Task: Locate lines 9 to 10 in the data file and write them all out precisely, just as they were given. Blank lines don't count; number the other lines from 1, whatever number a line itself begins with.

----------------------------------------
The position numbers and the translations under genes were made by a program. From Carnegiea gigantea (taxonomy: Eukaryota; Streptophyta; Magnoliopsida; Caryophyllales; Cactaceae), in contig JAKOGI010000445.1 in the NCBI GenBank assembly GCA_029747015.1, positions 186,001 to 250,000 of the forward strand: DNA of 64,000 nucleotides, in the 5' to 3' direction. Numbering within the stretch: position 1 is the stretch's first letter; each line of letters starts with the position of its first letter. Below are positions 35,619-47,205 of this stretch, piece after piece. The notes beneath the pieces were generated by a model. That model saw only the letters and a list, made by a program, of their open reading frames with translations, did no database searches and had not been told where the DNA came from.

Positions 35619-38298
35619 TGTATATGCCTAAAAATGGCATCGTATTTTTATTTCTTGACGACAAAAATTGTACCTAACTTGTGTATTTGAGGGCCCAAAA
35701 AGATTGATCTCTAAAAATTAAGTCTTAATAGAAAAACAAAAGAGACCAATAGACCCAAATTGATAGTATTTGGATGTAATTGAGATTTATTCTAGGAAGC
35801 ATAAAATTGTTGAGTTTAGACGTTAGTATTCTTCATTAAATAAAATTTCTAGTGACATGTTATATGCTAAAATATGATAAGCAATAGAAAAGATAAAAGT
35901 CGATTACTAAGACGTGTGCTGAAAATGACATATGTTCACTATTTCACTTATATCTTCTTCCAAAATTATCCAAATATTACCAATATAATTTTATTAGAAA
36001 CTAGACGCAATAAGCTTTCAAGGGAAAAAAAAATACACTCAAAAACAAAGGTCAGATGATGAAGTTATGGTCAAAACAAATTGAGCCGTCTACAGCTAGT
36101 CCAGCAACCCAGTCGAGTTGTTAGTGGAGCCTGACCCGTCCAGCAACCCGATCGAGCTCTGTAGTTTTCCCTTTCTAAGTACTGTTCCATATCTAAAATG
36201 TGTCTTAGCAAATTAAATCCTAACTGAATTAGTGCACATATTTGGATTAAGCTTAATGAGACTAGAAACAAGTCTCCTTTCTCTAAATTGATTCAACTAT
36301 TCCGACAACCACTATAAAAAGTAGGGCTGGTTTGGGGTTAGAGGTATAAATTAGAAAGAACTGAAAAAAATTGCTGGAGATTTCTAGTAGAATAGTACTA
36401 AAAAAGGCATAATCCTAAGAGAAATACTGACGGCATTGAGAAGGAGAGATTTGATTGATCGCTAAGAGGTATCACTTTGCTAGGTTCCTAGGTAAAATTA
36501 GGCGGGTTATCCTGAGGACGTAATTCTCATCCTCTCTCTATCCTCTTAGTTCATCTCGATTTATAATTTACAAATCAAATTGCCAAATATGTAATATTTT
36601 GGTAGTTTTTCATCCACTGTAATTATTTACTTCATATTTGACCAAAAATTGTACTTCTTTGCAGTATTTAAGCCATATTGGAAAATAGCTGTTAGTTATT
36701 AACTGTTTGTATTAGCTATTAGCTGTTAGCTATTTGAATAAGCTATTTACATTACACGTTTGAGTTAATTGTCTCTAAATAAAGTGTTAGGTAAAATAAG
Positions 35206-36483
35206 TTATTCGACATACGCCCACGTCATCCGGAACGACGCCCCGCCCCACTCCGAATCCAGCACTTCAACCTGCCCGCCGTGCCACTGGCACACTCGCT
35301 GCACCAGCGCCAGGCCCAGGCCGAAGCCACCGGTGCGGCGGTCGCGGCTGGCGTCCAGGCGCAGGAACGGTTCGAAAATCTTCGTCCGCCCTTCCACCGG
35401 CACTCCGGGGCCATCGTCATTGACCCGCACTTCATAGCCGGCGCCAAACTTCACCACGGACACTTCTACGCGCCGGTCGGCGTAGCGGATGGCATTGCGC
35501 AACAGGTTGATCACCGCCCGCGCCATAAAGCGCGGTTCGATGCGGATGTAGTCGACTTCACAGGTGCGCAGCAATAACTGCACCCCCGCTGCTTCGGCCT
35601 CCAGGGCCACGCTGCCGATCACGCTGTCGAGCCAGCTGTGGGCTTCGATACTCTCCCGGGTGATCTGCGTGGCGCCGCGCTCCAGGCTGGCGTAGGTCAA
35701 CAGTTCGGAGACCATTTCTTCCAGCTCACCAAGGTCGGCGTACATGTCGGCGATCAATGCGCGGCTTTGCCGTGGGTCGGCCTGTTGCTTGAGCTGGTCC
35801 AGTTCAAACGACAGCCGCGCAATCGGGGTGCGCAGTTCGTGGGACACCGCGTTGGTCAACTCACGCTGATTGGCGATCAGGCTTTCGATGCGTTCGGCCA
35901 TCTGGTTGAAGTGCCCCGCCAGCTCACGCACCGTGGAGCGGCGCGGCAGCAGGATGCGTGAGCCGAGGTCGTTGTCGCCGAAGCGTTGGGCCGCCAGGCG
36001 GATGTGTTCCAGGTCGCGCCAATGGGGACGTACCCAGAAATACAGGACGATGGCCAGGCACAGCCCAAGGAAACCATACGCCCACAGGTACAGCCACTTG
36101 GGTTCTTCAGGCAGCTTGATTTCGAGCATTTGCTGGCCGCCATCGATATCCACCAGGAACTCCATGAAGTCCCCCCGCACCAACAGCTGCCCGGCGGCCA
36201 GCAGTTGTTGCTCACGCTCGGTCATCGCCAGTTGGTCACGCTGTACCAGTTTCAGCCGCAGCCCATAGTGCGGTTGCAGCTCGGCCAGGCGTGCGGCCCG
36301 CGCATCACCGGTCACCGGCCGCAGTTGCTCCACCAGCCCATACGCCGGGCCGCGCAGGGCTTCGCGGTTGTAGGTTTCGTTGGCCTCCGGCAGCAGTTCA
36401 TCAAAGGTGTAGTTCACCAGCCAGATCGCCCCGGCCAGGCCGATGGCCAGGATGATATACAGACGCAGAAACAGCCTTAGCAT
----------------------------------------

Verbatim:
36201 TGTCTTAGCAAATTAAATCCTAACTGAATTAGTGCACATATTTGGATTAAGCTTAATGAGACTAGAAACAAGTCTCCTTTCTCTAAATTGATTCAACTAT
36301 TCCGACAACCACTATAAAAAGTAGGGCTGGTTTGGGGTTAGAGGTATAAATTAGAAAGAACTGAAAAAAATTGCTGGAGATTTCTAGTAGAATAGTACTA